Adobe Buys Goodbarry. Was it Fear or is a Product Suite in the Making?

December 1st, 2009  |  2 Comments

Both fear and a new product line is what I’m thinking.

In mid 2009 I turned my attention to Goodbarry.  Not sure how I found the site, but when I got there, the site was not only well designed (old site no longer available after Adobe’s purchase) but it was very intriguing.  Goodbarry was the retail brand for the core system called Business Catalyst.

First, for over 10 years companies have tried to make a product that makes it ‘easy’ to create and build a website. Pretty much all of them have failed. Why? Every developer  knows that there is really no such thing as ‘out of the box’ solution (yet) that makes it easy to build a website, integrate an e-commerce platform or CMS. In the end, someone has to learn it, implement it, tweak it, modify it for the client’s needs while navigating the learning curve.

Anyway, it was obvious from the start that Goodbarry knew what it was doing simply by how they attracted both business owners and developers – and embraced them both.

Additionally, they catered to both ‘mom and pop’ but also made it a point to let developers know that they could create custom layouts, coding and still use the Business Catalyst system.

But, could they really succeed where so many others have failed?

Marketing agencies, web shops and production houses have been looking for easier ways to plug websites into CMS’s. Many of these needs have been fulfilled with Drupal, Joomla, Modx and WordPress.  Yet, even though these are open-source systems they still require a significant amount of work (or expertise) to make them work with each new product.  Sure, there are shortcuts, reusable code, plug-ins, and various other community oriented tools that spring forth, but in order to get different functionality that sites need (e-commerce, analytics, email marketing..etc) the development team now has to work with different third-party tools and then try to integrate those into this open source environment.  Easy right?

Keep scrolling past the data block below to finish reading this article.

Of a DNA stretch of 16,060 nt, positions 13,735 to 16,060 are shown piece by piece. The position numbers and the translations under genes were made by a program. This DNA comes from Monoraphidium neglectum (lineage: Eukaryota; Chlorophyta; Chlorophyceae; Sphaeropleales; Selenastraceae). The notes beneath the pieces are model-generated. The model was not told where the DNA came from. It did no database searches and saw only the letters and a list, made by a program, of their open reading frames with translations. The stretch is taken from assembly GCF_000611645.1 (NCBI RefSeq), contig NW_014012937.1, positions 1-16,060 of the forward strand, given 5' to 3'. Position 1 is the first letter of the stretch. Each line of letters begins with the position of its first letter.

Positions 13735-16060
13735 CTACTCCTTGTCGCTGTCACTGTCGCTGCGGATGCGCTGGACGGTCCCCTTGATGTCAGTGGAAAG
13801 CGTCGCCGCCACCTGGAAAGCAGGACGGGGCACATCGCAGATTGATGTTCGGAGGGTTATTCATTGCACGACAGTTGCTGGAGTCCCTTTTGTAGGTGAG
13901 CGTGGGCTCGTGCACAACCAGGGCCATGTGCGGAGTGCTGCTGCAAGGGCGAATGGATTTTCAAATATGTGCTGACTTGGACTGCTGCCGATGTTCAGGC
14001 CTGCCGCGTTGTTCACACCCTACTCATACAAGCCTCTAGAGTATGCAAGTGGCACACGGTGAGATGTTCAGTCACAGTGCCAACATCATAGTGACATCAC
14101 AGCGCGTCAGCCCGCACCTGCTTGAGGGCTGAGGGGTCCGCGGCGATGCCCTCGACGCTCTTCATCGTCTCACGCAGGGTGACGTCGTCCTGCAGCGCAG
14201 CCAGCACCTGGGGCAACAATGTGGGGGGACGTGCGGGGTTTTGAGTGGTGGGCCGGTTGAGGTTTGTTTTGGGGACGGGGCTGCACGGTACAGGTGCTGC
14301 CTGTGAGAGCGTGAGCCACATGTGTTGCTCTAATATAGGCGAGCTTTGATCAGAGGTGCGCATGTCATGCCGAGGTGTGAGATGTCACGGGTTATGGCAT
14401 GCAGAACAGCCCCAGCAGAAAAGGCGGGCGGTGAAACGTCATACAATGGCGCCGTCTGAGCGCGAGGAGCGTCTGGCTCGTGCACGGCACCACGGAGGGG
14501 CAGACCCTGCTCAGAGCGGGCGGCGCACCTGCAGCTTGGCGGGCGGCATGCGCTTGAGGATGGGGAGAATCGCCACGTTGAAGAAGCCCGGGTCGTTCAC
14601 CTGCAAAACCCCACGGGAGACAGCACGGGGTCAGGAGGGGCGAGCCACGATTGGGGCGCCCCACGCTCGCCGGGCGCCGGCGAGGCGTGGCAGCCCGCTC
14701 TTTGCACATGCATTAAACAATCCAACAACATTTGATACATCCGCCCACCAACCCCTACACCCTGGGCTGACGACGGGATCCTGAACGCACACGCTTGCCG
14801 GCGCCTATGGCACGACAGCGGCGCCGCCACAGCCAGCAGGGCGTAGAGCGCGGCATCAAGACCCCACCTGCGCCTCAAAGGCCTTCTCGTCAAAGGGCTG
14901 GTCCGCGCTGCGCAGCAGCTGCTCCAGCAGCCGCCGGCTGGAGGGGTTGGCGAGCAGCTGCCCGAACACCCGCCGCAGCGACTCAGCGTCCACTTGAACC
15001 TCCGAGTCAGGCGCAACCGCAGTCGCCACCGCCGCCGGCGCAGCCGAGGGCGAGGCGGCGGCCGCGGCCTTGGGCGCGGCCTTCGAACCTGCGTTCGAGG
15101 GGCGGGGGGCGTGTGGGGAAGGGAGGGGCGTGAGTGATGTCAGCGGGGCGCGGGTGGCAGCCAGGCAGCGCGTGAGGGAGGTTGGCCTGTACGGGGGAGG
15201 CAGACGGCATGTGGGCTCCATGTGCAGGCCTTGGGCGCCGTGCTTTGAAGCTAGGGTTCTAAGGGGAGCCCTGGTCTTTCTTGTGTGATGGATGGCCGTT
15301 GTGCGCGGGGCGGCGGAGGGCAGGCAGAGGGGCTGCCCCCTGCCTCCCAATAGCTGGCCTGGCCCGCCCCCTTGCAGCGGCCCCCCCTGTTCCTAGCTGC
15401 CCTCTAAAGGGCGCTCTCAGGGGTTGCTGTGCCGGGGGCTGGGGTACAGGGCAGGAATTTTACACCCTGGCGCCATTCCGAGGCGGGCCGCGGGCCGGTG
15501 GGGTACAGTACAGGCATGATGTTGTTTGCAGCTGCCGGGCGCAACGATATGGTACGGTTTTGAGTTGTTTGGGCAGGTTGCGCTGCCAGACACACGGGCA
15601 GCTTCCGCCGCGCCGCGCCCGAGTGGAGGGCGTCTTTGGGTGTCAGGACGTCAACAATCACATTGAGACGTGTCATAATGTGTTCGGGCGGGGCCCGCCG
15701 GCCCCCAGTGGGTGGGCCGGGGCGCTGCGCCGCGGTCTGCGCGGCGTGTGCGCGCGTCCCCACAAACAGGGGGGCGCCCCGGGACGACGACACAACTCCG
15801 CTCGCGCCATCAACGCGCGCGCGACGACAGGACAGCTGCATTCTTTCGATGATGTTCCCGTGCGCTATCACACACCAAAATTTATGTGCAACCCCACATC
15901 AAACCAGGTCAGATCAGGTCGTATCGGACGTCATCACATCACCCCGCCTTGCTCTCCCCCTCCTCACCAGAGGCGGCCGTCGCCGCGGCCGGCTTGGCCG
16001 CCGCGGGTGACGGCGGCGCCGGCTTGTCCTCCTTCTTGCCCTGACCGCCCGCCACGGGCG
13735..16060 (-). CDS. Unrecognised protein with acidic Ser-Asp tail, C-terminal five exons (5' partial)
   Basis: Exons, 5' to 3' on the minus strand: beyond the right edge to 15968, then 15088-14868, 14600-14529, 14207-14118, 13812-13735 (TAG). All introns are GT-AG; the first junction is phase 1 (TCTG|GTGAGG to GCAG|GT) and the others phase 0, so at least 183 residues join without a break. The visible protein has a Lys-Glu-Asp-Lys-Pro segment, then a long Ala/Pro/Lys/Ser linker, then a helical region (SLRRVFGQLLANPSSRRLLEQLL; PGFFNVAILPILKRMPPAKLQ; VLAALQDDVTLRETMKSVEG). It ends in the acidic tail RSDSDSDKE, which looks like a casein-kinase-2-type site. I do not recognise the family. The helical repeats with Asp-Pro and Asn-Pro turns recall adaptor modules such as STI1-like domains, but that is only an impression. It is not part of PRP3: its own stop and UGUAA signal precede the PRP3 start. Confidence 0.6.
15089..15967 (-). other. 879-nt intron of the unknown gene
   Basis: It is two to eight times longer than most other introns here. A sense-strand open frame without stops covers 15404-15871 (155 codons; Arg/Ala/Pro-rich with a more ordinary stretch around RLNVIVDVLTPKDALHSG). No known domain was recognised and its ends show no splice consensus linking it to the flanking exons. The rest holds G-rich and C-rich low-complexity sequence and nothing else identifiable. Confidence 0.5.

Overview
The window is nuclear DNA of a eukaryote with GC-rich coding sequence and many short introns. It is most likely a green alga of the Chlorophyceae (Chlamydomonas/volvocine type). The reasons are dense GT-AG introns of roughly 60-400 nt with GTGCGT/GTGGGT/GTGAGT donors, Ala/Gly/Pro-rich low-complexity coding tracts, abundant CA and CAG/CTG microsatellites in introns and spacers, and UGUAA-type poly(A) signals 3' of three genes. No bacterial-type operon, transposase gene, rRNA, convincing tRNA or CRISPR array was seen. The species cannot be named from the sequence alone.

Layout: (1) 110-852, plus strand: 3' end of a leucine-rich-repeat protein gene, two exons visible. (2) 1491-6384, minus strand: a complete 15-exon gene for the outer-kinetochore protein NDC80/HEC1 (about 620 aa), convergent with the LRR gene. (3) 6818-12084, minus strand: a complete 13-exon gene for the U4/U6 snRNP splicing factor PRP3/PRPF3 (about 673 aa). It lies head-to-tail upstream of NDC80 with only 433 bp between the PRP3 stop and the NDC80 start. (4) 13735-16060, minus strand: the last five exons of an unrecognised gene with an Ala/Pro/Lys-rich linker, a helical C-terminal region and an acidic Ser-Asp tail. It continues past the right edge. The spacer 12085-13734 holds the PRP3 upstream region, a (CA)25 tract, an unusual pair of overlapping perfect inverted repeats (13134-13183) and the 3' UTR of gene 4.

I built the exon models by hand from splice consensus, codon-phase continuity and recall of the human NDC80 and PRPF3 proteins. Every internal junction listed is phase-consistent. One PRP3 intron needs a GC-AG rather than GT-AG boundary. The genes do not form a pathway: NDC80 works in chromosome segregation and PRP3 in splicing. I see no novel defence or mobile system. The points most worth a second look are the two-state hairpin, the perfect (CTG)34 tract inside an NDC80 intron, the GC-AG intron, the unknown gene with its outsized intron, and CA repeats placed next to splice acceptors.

So why would a company create a closed system amidst an open-source boom and try to do what so many others have failed to do?  They weren’t just after mom & pop.  If they were, no one would care.  Neither were they focused on hard corps developers.  So what’s the catch?

If I’m right, this company scared the crap out of Adobe for the following reasons:

1. In the history of building websites, this was the first company that could render a lot of Adobe products ‘less needed’ to get a really good site up and running.

2. If it were to gain momentum and a developer following  independent of Adobe – it could easily become a direct competitor for ‘building sites’ in the web space.

3. It had the potential to corner the market in the CMS space – something that Adobe wants to be a part of.

4. Multiple software features under one roof – the combination of e-commerce, email marketing, contact management and analytics as a single package sent shockwaves through the R&D department of Adobe.

    This is a good move for Adobe. This company had waaaay too much promise. My initial thought is that they would squash the project and sweep it under the rug.  The more I think about it though – I think they are going to build some kind of Business Suite around this product – and someone cater to both Developers and Clients directly.

    Will be watching this one closely.

    Tags: Backup, DropBox
    • interesting take. my worry is that adobe are not ecommerce focused and concentrate on their software integration with bc.



    • It’s been almost a year since the merging and Business Catalyst keeps on getting better. Adobe is doing a good job.